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Endodontics is a field of dentistry that requires precision and accuracy at their highest levels. The same preconditions apply to the image quality needed for endodontic diagnosis. Cone Beam Computed Tomography (CBCT) has turned out to be an excellent point-of-care imaging solution for an endodontic practice as the quality and quantity of diagnostic information is far superior to any other imaging modality.
Even though the radiation dose of CBCT imaging is naturally higher in comparison to 2-D imaging, the dose level is still very reasonable and quickly offset by the yielded diagnostic data.
Radiation hygiene is, nevertheless, constantly a hot topic both at academic and practical discussions within dentistry. The rapid technological progress of CBCT technology has discovered new means of decreasing the patient dose while improving, or at least maintaining, the diagnostic information intact. Lowdose programmes might not instantly appear to be compatible with the resolution requirements of endodontic images, but new innovations open up the avenue for decreased dose also for endodontic patients.
This case study describes how CBCT provides key information of relevance in endodontic diagnoses and treatment planning, and how lower resolution and thus lower radiation dose may be totally applicable also for follow-up imaging of certain type of endo dontic cases. It is just a question of justification and optimisation of the patient dose versus needed image quality—about choosing the right resolution for the job.
A 46-year-old male patient came to the clinic for a check-up. A native panoramic image (CRANEX D, dose area product DAP 70mGy/cm2) revealed a symptomless apical periodontitis in a root canal treated d17. Root canal treatment had been performed 4 years earlier (Fig. 1).
As there was no healing to be detected, it was necessary to make a further treatment plan. The patient had been previously surgically operated on for cancer, and at the time of the diagnosis there was no information of follow-up care for the disease.
In order to acquire more information, to confirm the diagnosis and to find out the root morphology of the d17, a CBCT scan (CRANEX 3D, FOV 6x4 with high resolution, exposure values 90kV, 8,0mA, 6,10s, DAP 380,7mGy/cm2) was taken as a further radiological examination (Fig. 2).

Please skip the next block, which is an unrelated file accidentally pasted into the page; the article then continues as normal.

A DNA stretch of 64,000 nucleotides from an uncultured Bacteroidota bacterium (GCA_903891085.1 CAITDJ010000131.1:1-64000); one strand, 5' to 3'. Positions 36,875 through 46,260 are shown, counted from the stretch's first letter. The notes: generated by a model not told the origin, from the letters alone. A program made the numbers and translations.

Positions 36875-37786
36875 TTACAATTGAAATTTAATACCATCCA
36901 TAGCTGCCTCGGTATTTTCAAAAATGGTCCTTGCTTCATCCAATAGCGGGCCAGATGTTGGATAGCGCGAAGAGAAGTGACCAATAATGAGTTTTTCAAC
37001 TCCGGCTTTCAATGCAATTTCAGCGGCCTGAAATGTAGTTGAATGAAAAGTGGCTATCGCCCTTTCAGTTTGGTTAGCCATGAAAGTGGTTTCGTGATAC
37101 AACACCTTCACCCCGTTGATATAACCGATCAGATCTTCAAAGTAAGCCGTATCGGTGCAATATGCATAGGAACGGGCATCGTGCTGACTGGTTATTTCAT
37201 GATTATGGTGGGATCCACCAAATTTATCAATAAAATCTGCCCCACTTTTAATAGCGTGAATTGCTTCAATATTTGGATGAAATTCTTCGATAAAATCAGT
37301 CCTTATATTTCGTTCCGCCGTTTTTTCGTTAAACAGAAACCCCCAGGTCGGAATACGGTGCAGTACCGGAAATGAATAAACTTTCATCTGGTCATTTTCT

Retreatment would have been one option of treatment, but because of the cyst-like finding in the apical area pushing the maxillary sinus bottom up, root resection was chosen. CBCT images proved the root morphology to be favorable for it, and as a result, an apicoectomy was performed one month later. Both the buccal and palatal roots were filled with Biodentin retrograde fillings.
The follow-up control took place 21 months postoperatively. At the clinical examination, the tooth appeared to be symptomless and the intraoral status was stated to be normal. For radiological examination, a low dose CBCT scan was taken (CRANEX 3Dx, FOV 5x5, 90kV, 4mA, 1,17s, DAP 40,5mGy/cm2) and it showed good healing in the apical area (Fig. 3).
Conclusion and discussion
In this case, CBCT imaging technique was of great assistance to the dental team while making the treatment plan and following up with the patient. The radiological findings confirmed the suspected pathoses and gave a firm basis for accurate diagnosis and treatment planning.
CBCT has turned out to be an ideal diagnostic tool in endodontics, which is a sensitive playfield of tiny details, where each move has to be carefully considered and justified. CBCT literally provides endodontists with another dimension, and therefore greatly contributes to the efficiency of the clinical work. The benefits of CBCT may be summarised as follows:
- Gives diagnostic confidence.
- Acts as a navigator during the treatment process.
- Makes clinical work safer.
Concerning low-dose imaging programmes, low resolution has generally not been an option for endo - dontic imaging due to the accuracy and precision of required image quality. The current advanced reconstruction algorithms, however, enable good enough image quality even with a low radiation dose, which makes the low dose programmes a reasonable alternative to be considered when endodontic follow-up cases are concerned.
In this case, the low-dose CBCT image was shown to be good enough for following up the healing process. The effective radiation dose was 4μSv, whereas the dose with the same FOV (5 x 5) and standard resolution would have been five times higher, 20 μSv, equaling thus the radiation dose of a native panoramic image. However, dose sensitivity did not come at the expense of the image quality, but the needed diagnostic data for the follow-up evaluation was well provided by the low dose option.
Editorial note: This article was published in cone beam – international magazine of cone beam dentistry No. 03/2015.
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